Rename files first to something like ".dup" (do not delete them until you'r sure)

efsinfo.exe
Encrypting File System Information: Provides information about files that have been encrypted using Go to the C: drive in the command prompt and type "efsinfo", a list of all the files and their encryption related information will be displayed.

exctrlst.exe
Extensible Performance Counter List: Displays information about the programs that use the regsitry to provide performance counters

extract.exe

filever.exe
File Version: States version information of a file or folder
Anyone working in Recovery Console mode who can't boot into Windows XP will find this tool useful. It will enable you to view file details normally only visible while Windows is running. For example, running the tool on an application's main executable file will give you details of that program's exact version number.

The syntax and parameters you'll need for File Version are as follows

Syntax
filever [/s] [/v] [/e] [/x] [/b] [/a] [/d] [[drive:][path][filename]]

Parameters
/s Displays the files in a specified folder and all sub folders
/v Details of file version info
/e Display on .exe files
/x Displays the short file name for files longer than 8 characters
/b Uses bare format (no dir listing)
/a Do not display file attributes
/d Do not display file date and time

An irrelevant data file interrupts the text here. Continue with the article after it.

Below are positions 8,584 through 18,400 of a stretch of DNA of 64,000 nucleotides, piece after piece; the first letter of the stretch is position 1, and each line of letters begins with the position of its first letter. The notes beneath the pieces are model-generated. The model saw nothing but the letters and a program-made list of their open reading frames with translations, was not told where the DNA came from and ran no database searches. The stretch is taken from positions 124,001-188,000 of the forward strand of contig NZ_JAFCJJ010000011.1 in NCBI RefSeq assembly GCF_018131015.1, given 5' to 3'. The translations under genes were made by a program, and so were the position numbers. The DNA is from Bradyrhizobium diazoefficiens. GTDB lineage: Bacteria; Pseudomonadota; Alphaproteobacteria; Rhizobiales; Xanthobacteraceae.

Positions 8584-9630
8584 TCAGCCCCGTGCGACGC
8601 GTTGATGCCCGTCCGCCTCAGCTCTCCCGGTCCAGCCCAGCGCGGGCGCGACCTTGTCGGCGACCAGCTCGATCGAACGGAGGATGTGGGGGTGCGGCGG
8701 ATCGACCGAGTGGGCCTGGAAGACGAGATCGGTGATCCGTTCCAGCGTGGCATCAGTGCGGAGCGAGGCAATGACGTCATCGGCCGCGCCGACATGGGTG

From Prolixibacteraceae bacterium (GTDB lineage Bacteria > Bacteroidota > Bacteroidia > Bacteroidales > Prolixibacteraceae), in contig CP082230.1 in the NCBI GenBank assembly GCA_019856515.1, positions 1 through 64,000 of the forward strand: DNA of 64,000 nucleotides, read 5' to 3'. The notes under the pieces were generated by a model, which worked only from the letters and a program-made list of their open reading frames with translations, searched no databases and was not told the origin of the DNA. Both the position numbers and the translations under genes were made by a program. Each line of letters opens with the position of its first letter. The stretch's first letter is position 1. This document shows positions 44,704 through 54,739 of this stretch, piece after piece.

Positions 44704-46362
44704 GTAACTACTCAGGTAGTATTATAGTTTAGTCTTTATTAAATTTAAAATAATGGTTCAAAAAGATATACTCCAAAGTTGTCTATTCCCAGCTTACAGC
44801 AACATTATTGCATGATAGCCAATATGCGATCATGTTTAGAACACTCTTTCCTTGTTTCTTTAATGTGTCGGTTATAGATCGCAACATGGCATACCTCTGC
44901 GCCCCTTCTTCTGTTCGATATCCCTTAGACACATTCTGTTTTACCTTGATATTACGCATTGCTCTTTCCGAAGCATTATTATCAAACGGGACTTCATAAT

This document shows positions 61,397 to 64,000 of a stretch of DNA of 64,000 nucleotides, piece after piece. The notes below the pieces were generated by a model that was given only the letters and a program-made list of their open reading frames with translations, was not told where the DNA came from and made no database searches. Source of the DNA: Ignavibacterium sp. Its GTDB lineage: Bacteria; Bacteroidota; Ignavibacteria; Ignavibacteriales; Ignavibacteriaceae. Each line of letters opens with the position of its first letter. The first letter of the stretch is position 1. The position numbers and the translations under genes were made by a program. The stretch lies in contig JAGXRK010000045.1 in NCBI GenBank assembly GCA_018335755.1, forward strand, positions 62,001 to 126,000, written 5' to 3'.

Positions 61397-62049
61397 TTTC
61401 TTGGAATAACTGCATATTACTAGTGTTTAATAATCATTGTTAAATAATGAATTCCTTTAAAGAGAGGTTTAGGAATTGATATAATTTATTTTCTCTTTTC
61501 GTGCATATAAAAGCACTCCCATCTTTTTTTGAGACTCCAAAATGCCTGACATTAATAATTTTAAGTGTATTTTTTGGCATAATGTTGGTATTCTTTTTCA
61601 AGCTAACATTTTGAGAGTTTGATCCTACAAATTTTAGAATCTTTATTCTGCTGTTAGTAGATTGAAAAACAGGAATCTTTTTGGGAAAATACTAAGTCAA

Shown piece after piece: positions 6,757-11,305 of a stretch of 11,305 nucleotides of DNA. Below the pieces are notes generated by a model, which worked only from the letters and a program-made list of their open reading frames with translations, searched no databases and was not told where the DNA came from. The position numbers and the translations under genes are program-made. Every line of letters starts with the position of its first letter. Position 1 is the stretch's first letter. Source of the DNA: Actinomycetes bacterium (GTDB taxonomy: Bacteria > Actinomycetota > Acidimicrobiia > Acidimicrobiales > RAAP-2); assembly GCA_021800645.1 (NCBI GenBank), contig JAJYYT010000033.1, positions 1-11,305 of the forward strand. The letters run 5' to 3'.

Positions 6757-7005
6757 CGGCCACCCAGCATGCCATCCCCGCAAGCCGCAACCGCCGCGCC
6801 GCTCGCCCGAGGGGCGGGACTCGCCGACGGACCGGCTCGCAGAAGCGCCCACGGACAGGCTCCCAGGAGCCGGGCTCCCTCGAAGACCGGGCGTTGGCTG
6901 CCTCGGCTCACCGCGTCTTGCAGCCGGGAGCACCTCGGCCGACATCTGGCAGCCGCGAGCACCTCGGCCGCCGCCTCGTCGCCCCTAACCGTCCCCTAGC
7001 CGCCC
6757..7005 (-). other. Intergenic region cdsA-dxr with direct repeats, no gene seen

/a Do not display file attributes



ftonline.exe
Fault Tolerance Disk Mounter: Mounts Windows NT 4.0 fault tolerance disk sets

getsid.exe
Get Security ID: Checks if a user account database is corrupt by comparing the SIDs of the account on two domain controllers

gflags.exe
Global Flags Editor: Allows you to edit global registry settings or flags that are in use by the kernel

httpcfg.exe
HTTP Configuration Utility: Manages the HTTP Application Programming Interface

iadstools.dll

ipseccmd.exe

ksetup.exe
Kerberos Setup: Configures Windows Server 2003 clients to use an MIT Kerberos Server

ktpass.exe
Kerberos Keytab Setup: Configures a non-windows 2003 kerberos service to be a security principle in Windows Server 2003

ldp.exe
LDP Tool, GUI, Performs Lightweight Directory Access Protocol operations

memsnap.exe
Memory Profiling Tool: Allows you to save a list of the memory resources being used by all processes. (Use ultraedit to open the automatically created file memsnap.log)

movetree.exe
The Movetree program is a command-line program you can use to move AD objects, such as organizational units (OUs) and users, between domains in an AD forest. When you use Movetree with AD users, the tool moves only the AD objects—Movetree doesn't move associated profiles and logon scripts. This capability can be useful for consolidating domains or correcting mistakes that you might have made when you built your AD structure.

msicuu.exe
Windows Installer Cleanup Utility: Removes excess registry entries from a faulty installation. Msicuu.exe displays a dialog box that lets you select available Windows Installer (.msi) files to clean up. This utility helps you fix problems if the Windows Installer installation, rollback, or uninstallation process fails. Unfortunately, this tool works only with Windows Installer files, not with all setup files.

msizap.exe
A command-line tool similar to msicuu.exe. Unfortunately, this tool works only with Windows Installer files, not with all setup files.

netcap.exe